As for simplicity - I am always amused when a customer/ home owner/ builder starts the conversation with, “we want it simple” and then proceed to outline a system like the one you are describing.  There is really nothing simple about it.  You have not “gone to the dark side” but your builder/ project manager is in the twighlight zone if they expect simple or inexpensive (usually what is meant by simple).

Our job, as system integrators and custom installers is to do the planning and thinking - hopefully the end result is that the customer thinks of it as simple while appreciating the effort and work required on our part to make it so.

So now you get the enjoyable task of clearly defining the scope of work from a project that sounds already a little out of control.  Nail down your commitment even if they keep moving the target.  Write it down, get a signed contract, bill them promptly.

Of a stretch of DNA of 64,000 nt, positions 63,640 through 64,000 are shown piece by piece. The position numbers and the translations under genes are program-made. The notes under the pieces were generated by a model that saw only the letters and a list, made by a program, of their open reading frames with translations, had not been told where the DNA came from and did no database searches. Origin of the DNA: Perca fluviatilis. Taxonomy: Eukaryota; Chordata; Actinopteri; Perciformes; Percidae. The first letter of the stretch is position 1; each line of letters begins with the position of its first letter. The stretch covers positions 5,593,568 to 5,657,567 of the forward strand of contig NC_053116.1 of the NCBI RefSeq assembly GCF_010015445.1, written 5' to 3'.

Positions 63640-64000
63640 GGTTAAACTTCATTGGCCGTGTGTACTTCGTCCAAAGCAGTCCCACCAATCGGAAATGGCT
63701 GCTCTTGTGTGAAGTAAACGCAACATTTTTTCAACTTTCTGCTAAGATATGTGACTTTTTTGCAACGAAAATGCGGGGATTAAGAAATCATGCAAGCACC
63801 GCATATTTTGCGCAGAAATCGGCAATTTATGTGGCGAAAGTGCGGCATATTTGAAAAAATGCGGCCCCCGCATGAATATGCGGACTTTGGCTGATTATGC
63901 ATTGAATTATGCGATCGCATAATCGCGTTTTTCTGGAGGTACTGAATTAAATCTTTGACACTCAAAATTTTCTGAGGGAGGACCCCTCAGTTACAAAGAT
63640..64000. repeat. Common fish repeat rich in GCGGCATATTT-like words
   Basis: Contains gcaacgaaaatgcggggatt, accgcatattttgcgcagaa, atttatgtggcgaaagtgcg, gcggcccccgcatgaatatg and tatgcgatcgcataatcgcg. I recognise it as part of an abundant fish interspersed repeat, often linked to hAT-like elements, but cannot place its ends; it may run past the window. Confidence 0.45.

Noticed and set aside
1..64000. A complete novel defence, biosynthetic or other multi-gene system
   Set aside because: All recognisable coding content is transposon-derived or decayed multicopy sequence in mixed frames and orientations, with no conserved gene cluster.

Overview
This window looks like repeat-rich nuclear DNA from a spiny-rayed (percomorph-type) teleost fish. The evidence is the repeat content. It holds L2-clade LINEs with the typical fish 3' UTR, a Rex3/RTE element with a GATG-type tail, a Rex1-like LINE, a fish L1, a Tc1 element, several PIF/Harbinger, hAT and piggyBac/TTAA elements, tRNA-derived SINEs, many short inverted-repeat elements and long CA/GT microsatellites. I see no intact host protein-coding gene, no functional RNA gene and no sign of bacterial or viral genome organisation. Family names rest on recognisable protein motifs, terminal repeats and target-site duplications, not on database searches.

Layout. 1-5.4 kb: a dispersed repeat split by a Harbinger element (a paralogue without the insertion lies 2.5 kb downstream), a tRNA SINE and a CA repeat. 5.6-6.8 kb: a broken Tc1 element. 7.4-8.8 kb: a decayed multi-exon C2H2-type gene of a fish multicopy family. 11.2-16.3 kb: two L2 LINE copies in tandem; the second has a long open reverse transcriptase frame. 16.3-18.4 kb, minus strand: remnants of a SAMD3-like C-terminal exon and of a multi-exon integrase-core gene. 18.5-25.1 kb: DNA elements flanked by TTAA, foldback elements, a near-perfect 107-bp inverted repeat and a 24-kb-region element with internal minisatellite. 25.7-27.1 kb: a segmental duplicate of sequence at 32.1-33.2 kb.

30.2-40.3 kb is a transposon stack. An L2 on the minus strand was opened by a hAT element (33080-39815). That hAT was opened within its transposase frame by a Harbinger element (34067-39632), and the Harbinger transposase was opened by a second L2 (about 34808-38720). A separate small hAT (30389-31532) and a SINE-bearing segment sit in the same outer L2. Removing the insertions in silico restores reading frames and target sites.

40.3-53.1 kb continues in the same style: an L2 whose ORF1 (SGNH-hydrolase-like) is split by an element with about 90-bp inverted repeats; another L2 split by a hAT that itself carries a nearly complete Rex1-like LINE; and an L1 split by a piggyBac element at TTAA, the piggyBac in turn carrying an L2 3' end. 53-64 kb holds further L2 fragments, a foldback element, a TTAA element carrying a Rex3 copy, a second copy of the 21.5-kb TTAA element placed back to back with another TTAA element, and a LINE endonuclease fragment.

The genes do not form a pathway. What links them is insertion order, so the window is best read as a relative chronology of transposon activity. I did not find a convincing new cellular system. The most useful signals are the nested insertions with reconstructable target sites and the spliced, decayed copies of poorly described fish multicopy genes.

Happy designing!

Morgan

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Morgan Harman
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Posted: 19 August 2008 11:02 AM   [ Ignore ]   [ # 2 ]
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“Write it down, get a signed contract, bill them promptly” Now that’s always good advice!

Thanks very much for your input. I think budget isn’t too much of an issue but their understanding of the complexity certainly is.

Thanks again - W

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Posted: 19 August 2008 12:05 PM   [ Ignore ]   [ # 3 ]
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Fiber is about your ONLY choice for the building link as cat5e is good for 100 meters as per EIA-TIA. Use a fiber backbone between the buildings and than network switches in the buildings that have a fiber transceiver (a regular network switch with one fiber port is common).  The rest of the ports on the switch are RJ45 and support the buildings copper.